Commemorative Coins

United States Commemorative coins are among the choices of those interested in buying gold coins. The United States Mint has been minting commemorative coins with the authorization of the US Congress for years now. The purpose of producing these coins is to honor famous people, events, institutions and places. Commemorative coins are struck in gold, silver and clad (gold plated), and can be divided into the following:

  • Old coins that were produced from 1892 to 1981
  • Modern coins that are being produced since 1982

The United States Mint has already announced the various commemorative coins it will be producing from 2011 to 2014. All these coins will be available in both proof and uncirculated collector mintages. In 2010 two such coins were struck in silver and no commemorative coins were struck in gold. However, 2011 will see the release of various clad and gold commemorative coins apart from several silver dollars.

The mintage of these coins is limited to specific quantities and they are issued for only 12 months. The price of these coins also includes surcharges that are sent to foundations, memorials and other organizations for the purpose of support and preserving.

“Since the modern commemorative coin program began in 1982, the United States Mint has raised over $418,000,000 in surcharges to help build new museums, maintain national monuments like the Vietnam War Memorial, preserve historical sites like George Washington’s home, support various Olympic programs, and much more,” the US Mint Web site states.

Buying Gold Coins: 2011 Commemorative Coins

The coming year i.e. 2011 will see the release of two military motif coins. The first series would be the 2011 United States Army Commemorative Coins that will include $5 gold coins, $1 silver coins, and 50c clad coins. Every coin in this series will represent the US Army’s history, traditions and heritage as well as the role it has been playing in the American society since the Colonial period. The mintage of $5 commemorative gold coins will be limited to 100,000 along with a $35 surcharge per coin.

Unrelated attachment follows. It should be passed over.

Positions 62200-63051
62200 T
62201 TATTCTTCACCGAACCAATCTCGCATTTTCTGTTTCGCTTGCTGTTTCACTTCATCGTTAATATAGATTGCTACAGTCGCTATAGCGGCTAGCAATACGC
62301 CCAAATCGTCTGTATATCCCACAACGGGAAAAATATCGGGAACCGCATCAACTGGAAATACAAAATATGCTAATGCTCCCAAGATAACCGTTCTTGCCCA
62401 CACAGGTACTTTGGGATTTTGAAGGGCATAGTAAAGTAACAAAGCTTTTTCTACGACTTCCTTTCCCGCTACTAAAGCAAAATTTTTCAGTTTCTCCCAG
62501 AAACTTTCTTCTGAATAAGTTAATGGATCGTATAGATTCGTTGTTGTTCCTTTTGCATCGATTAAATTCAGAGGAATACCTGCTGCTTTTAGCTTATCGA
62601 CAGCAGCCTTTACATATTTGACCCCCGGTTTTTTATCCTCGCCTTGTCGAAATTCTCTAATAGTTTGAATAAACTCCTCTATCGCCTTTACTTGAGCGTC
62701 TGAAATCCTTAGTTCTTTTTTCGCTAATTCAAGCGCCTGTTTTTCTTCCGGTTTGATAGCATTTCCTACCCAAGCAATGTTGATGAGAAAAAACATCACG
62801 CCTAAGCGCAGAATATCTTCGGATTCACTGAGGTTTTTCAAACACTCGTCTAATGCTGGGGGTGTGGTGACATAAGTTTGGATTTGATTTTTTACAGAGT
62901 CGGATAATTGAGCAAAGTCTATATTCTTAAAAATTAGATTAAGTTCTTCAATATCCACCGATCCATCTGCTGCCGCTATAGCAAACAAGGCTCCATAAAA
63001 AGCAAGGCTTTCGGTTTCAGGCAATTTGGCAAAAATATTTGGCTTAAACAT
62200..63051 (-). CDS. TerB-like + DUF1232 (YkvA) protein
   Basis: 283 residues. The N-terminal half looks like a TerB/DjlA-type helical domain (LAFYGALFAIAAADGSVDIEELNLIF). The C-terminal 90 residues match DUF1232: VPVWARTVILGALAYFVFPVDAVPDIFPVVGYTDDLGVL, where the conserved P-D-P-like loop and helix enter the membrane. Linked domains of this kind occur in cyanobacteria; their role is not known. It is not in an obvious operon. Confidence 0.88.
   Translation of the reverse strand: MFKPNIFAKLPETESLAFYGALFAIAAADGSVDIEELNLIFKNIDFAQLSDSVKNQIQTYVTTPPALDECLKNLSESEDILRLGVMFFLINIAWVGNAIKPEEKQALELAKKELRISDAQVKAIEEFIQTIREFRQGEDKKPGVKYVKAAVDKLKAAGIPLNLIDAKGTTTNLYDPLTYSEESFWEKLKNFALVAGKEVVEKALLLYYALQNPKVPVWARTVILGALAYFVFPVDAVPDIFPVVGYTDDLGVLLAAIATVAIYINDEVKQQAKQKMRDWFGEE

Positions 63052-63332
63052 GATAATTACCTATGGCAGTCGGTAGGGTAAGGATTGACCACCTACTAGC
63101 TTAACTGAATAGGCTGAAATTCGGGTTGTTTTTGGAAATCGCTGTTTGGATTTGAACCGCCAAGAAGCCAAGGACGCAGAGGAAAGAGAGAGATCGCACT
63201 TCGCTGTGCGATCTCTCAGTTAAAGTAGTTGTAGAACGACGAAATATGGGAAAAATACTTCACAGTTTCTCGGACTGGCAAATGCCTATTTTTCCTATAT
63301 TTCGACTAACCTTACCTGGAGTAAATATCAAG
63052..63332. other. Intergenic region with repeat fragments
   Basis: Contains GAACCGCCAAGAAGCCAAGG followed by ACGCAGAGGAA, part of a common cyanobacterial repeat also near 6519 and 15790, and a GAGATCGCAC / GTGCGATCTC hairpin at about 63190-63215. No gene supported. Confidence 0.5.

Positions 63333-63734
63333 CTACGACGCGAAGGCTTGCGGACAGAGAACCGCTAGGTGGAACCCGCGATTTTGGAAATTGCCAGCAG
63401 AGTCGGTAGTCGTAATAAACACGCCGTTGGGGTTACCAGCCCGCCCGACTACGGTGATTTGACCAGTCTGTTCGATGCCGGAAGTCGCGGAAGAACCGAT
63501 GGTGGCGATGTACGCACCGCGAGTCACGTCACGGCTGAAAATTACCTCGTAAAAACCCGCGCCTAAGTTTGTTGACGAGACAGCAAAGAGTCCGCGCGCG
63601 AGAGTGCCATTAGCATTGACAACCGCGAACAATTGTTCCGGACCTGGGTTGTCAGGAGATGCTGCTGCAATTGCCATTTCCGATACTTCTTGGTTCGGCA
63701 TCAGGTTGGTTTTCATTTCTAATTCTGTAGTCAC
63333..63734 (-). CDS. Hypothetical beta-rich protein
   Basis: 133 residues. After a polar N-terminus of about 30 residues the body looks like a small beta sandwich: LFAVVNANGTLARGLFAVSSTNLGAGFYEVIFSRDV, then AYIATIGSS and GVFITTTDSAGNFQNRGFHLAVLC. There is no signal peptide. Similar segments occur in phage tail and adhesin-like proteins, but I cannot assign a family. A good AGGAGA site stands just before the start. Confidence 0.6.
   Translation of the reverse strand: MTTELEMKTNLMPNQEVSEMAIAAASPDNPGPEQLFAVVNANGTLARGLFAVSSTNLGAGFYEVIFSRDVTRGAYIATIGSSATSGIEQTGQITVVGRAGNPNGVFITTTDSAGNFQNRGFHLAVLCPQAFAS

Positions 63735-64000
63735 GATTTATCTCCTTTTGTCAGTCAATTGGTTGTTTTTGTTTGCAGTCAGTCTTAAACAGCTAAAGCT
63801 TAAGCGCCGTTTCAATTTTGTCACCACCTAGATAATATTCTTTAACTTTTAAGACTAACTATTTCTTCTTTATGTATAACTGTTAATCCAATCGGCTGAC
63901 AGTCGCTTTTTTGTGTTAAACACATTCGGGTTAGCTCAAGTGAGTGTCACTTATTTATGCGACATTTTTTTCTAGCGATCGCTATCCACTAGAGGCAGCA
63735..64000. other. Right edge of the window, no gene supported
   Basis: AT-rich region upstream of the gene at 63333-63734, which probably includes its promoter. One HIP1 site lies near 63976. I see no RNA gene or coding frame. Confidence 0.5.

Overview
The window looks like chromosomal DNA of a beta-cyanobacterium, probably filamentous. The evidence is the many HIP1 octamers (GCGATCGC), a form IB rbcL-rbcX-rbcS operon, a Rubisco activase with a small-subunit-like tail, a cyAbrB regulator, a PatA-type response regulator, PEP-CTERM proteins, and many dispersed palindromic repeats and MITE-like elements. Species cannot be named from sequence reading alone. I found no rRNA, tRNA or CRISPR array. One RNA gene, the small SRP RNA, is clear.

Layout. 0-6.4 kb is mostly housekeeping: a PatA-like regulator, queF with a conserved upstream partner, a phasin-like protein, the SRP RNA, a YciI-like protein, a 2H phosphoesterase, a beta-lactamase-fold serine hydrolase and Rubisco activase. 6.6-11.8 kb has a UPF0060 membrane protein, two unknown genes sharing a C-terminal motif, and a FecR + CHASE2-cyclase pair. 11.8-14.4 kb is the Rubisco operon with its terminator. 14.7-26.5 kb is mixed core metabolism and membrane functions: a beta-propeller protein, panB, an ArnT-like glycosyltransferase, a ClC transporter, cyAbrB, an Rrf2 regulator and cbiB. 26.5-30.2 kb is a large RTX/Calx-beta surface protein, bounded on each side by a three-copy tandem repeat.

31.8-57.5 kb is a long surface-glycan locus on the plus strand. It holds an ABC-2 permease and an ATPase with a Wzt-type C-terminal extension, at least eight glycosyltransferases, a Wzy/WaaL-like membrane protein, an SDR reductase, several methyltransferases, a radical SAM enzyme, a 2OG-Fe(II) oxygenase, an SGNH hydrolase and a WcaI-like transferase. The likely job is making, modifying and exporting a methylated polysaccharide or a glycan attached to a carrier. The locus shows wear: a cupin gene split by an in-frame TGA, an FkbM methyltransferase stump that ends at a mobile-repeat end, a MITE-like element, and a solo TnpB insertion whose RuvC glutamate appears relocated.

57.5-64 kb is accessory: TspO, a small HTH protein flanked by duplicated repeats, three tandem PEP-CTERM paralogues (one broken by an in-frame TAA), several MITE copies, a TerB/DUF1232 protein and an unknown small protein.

Another series for traders looking forward to buying gold coins will be the 2011 Medal of Honor Commemorative Coins. This series will include both $5 gold coins and $1 silver coins. The coins will serve as reminders of the Medal of Honor to Americans and the former recipients of these honors.

Buying Gold Coins: Why Commemorative Coins?

Commemorative coins are emblematic of our history which is why these remain in demand. Be it uncirculated or proof, buying gold coins that are commemorative is a popular hobby among collectors. Commemorative coins have been around since the times of the Romans and Greeks. In the history of America, among the initial commemorative gold coins that circulated was the 1892 Columbian Exposition half dollar. These were struck representing 53 different events.

In 1936, the circulation of commemorative gold coins increased with 15 new coins. Some of these are the Maine Tercentenary, Rhode Island Tercentenay, the Long Island Tercentenary, the Illinois Centennial, Wisconsin Territorial Centennial and the Delaware Tercentenary. The New York Sesquicentennial Half Dollar, the Connecticut Tercentenary Half Dollar and the Old Spanish Trail Half Dollar were produced in 1935. Later in 1986, the Statue of Liberty was honored on a $5 gold coin. Some other popular events that have been represented on gold coins include the Bill of Rights, the Constitution Bicentennial, Civil War Battlefield and World War II.